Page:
With each shallow breath, panic rose within me. I ran, stumbling forward in the dark, feeling the wet and the cold sinking its teeth deeper into me with each painful step. My teeth chattered, a terrible trembling taking hold of me. I narrowed my eyes against the sharp gusts, belting out calls that were lost in the wind.
“What—?” I looked up, seeing the flurry of snow swirling, each snowflake dragging the darkness into its furious dance. The raging cloudy wisps amassed above, churning and rippling, until it was an eye. A single, dark eye staring at me.
“ ,“ it said. Its words passed through my mind, slithering into its creases, taking it away piece by piece.
“ ,“ it said. My hands moved on their own, grabbing onto something, but I couldn’t understand what. The world around me was a puzzle fallen apart, each piece lost somewhere far beyond my reach.
“I—I just—want to—to go back.” I said. The words struggled through my lips, desperate, starved animals clawing their way up from the pit that was my throat. I could see them. Their putrid shriveled bodies oozing out of my mouth, miasmal stench filling my nose.
“ ,“ it said.
My leg twisted, ripping a muffled scream out of me. I could hear my bones shatter, their pieces grinding against each other, tearing at my skin and flesh. I fell to my side into the snow.
“ ,“ it said. Through my pained tears, I could see the sky churning once more, and another eye appeared. Then another, then another, until it was like bubbling, boiling dark water. One eye popped with a sickening sound and another took its place. It moved, its lurching, sloppy words curling around my mind. I was close. So close to understanding.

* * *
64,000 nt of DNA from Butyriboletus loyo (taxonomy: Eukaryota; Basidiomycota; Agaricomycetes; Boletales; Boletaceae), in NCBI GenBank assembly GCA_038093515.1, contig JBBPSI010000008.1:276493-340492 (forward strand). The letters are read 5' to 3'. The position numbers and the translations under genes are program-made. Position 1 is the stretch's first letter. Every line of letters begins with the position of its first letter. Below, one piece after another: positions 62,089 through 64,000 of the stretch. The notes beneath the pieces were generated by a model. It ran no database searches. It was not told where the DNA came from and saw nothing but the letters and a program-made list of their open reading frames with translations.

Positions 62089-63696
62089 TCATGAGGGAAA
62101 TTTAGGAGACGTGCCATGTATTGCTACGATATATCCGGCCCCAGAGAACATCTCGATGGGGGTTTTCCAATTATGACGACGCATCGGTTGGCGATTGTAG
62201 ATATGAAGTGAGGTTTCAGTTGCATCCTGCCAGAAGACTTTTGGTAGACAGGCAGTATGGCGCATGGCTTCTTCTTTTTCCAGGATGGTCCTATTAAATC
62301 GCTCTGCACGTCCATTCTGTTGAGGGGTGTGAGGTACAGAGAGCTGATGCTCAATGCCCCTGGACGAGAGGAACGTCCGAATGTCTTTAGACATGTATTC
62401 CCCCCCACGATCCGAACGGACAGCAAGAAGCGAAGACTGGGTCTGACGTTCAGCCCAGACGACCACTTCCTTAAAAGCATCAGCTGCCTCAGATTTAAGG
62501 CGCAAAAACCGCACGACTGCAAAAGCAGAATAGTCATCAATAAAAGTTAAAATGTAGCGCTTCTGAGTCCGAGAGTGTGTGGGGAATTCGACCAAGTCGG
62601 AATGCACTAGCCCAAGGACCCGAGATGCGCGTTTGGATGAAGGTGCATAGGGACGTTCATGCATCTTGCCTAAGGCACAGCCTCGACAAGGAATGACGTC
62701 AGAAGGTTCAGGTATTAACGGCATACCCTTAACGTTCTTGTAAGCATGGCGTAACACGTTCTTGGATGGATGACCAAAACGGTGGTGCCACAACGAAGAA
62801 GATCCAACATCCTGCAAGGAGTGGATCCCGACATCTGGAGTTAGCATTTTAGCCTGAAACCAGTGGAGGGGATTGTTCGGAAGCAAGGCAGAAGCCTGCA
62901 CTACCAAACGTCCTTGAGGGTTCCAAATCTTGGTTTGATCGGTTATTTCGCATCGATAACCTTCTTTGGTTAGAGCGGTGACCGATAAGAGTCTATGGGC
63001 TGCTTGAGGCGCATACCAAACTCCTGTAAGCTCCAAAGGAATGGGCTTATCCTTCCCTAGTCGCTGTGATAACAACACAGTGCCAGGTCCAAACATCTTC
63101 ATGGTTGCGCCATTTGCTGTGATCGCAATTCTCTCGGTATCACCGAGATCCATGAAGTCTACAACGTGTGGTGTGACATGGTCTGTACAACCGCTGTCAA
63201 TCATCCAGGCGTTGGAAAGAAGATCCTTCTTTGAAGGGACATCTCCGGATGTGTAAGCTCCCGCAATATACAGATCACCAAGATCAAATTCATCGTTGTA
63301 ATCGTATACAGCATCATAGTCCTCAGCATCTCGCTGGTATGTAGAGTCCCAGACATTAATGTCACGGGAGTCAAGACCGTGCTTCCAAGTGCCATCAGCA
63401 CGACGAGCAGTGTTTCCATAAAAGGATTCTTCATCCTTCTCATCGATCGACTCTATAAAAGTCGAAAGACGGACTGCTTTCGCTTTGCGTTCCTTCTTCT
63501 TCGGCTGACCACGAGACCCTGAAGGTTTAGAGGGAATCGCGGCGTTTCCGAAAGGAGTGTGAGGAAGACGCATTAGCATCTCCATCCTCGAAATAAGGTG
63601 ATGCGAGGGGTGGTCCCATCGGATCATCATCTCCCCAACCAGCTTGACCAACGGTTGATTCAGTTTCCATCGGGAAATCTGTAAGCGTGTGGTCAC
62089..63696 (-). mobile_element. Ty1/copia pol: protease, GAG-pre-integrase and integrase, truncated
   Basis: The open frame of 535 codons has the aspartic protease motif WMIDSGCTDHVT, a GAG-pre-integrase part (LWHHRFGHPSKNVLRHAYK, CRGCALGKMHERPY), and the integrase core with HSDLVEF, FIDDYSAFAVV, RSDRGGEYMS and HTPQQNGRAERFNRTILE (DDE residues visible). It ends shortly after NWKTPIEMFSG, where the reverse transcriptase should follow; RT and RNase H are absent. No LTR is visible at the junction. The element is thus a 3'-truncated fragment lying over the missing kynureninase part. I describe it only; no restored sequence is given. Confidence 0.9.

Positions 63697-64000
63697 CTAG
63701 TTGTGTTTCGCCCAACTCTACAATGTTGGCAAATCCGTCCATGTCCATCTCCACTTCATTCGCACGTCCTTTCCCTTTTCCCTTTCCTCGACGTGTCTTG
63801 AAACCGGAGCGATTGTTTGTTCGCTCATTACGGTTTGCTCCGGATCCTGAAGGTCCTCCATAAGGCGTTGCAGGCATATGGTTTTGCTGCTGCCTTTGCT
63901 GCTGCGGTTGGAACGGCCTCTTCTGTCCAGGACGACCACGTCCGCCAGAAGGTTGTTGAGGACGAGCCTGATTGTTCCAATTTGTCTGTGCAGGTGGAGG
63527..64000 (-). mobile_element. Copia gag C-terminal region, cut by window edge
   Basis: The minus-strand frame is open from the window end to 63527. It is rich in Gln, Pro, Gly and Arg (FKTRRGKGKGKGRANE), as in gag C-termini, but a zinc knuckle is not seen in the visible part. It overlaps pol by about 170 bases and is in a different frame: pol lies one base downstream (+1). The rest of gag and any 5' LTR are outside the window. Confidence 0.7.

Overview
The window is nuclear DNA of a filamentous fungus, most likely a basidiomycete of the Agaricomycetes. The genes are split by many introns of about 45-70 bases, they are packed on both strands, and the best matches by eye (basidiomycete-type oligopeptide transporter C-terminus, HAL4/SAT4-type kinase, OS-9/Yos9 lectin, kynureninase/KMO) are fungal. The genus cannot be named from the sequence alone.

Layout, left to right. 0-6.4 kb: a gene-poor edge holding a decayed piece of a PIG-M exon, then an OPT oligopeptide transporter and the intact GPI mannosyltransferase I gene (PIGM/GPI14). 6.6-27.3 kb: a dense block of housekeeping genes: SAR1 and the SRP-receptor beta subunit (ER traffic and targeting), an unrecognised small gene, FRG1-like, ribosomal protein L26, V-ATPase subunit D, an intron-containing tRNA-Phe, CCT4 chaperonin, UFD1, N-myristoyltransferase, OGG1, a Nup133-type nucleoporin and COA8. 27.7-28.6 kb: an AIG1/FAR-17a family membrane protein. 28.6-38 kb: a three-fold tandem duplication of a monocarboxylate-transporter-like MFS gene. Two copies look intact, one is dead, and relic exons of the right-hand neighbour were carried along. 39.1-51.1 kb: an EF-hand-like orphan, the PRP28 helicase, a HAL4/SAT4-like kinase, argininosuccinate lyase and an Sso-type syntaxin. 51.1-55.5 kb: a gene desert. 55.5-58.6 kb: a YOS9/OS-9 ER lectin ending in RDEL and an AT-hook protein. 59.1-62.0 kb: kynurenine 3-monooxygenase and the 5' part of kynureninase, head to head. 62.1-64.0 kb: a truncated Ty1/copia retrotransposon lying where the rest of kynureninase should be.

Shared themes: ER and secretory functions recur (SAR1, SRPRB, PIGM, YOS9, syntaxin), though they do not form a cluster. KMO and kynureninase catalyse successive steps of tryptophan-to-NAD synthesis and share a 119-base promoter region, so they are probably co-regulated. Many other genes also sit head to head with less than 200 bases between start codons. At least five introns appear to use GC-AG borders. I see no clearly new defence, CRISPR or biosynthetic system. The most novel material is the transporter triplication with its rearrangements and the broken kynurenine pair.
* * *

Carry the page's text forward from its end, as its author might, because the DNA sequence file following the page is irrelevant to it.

“ ,“ it said.
“You fell asleep.”
“Did I?” I sat up on the bed, my head pounding and groggy. I reached for the glass of water. A dark eye stared at me from the bottom of the glass. I wiped the sweat from my brow with a shaky hand and took a gulp.
“It’s alright. You should rest anyway if you want that leg to heal up,” my wife said, stretching next to me on the edge of the bed. I looked at my plastered leg. I opened my mouth to say something, but swallowed my words instead.
“It was just a snowstorm. Just like you said,” she said quietly, not turning to look at me. I stared at the eye at the bottom of the glass.
“It will be easier that way,” she said.
“Just a snowstorm,” I agreed, and gulped down the rest of the water.